GSK expects 'some impact' from bribery probe in China
GlaxoSmithKline (GSK) expects "some impact" on its financial performance from a bribery investigation in China.
However, the pharmaceutical giant said it was "too early to quantify" the extent of the scandal.
GSK has been accused by Chinese authorities of directing up to £320m through travel agencies to facilitate bribes to doctors and officials.
On Monday, GSK said senior executives in its China office appeared to have broken the law.
Several GSK employees have been detained over the last few weeks and the firm's British head of finance in China, Steve Nechelput, has been subject to a travel ban since the end of June.'Deeply disappointing'
There are noises in the Chinese state media that GSK was not the only drug giant alleged to be greasing palms”
GSK's chief executive, Sir Andrew Witty, said that it appeared the investigation was centred on a number of senior executives in China who were allegedly operating outside of the company's systems and processes.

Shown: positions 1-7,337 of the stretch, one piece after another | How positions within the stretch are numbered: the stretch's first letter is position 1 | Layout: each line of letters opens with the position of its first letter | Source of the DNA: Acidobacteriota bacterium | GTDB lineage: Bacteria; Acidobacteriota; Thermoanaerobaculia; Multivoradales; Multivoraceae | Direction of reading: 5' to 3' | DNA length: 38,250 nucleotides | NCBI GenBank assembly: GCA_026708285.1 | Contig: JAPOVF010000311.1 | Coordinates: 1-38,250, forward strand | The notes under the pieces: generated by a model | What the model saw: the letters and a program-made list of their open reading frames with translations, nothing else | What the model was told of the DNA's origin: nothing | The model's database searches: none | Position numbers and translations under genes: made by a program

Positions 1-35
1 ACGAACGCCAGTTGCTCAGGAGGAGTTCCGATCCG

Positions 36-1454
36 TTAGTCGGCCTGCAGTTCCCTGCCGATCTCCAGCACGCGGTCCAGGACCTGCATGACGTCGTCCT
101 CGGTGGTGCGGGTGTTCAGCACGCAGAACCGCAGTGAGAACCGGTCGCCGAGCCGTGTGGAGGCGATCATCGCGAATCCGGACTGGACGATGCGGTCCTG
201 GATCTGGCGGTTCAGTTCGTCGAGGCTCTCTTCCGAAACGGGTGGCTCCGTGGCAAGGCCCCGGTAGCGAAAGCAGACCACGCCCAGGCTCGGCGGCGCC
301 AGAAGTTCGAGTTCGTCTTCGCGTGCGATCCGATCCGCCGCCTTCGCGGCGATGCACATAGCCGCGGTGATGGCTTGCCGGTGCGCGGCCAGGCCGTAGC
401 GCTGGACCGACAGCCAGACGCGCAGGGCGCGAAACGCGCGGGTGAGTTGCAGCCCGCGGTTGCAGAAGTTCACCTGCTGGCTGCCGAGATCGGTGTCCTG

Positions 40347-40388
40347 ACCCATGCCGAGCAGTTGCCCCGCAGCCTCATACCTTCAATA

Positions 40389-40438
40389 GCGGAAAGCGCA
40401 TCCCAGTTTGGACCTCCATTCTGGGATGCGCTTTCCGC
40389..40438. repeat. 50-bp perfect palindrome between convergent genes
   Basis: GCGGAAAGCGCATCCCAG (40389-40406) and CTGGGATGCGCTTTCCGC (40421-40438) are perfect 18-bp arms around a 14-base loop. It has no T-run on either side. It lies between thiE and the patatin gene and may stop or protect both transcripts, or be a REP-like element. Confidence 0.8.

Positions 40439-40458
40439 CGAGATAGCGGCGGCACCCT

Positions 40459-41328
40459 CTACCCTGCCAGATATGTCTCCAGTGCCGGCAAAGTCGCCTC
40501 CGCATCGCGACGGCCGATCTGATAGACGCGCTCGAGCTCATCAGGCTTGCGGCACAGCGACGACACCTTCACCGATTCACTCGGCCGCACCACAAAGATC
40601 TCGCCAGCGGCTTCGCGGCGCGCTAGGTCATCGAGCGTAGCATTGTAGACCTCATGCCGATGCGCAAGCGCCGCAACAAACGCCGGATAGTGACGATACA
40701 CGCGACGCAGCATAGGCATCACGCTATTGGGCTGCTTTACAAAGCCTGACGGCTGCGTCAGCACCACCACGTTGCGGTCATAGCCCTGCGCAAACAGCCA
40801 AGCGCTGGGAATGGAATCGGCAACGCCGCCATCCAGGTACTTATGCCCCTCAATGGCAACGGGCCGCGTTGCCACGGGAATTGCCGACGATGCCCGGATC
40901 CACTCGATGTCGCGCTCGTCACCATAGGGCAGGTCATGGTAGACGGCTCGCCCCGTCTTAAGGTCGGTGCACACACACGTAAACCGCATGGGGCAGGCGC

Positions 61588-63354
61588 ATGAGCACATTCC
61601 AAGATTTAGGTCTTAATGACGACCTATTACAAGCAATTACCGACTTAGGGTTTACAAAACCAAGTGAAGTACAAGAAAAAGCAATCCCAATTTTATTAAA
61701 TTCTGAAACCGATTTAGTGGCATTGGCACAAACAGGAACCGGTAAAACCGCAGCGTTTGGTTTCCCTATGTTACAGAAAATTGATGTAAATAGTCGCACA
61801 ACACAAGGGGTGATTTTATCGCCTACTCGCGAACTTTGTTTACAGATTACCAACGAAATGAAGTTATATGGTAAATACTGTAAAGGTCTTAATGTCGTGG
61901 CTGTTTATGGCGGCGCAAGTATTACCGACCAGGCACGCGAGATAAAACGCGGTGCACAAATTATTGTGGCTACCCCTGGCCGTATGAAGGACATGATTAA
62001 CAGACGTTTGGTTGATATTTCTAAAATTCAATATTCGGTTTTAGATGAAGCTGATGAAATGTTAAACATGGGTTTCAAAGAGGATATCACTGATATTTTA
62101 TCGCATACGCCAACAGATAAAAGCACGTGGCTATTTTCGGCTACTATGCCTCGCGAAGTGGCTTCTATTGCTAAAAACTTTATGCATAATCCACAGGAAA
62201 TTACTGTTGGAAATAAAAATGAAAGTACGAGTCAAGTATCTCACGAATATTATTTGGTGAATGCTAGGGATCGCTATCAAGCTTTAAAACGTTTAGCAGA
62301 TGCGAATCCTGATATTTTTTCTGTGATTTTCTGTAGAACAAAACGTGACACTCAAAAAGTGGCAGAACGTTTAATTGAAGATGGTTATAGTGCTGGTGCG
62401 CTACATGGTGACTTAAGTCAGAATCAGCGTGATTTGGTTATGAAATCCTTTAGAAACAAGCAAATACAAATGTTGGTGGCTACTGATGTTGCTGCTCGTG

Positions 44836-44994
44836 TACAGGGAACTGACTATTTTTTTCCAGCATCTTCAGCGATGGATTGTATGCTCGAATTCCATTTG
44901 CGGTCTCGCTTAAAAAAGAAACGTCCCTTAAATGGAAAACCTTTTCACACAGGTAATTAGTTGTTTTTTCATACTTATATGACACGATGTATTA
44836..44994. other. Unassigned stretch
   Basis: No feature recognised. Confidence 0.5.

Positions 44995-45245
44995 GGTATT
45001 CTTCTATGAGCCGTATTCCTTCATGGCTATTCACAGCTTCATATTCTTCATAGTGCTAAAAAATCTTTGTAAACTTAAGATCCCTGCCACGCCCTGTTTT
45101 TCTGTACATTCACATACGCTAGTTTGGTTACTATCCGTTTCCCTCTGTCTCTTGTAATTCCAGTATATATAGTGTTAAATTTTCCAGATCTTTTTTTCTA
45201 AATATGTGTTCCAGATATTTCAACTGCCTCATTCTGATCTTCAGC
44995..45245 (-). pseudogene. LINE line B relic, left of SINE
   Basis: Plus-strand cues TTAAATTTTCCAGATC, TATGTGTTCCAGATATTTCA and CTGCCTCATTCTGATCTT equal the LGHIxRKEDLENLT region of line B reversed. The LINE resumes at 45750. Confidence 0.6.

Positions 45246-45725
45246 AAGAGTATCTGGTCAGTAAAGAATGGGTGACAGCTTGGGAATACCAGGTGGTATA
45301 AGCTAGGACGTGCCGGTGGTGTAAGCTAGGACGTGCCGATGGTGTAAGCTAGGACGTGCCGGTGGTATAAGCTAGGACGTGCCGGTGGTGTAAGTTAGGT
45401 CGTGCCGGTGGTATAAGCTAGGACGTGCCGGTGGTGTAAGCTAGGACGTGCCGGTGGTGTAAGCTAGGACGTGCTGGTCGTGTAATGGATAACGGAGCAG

He described the situation as "shameful" and "deeply disappointing".
"We have zero tolerance for this behaviour and are committed to rooting out corruption," he said.
"Unfortunately, there is a risk that some individuals can operate outside our systems and controls," he said, adding, "99.99% of the people in GSK operate within the rules."
Sir Andrew said that GSK remained "fully committed" to China and that the company had "many important medicines and vaccines which will be important to the Chinese people".
He added that it was too early in the investigation process to tell whether or not criminal charges might be laid against the company itself by the Chinese authorities.
BBC business editor Robert Peston tweeted: "Disappointing press conference with Sir Andrew Witty on GSK's China scandal. He said less than already in public domain, and rowed back from admission of guilt."
Meanwhile, GSK announced a 2% rise in second-quarter group sales, to £6.62bn ($10.17bn).
The company has been struggling of late owing to loss of patent protection on some of its medicines and falling prices in austerity-hit Europe.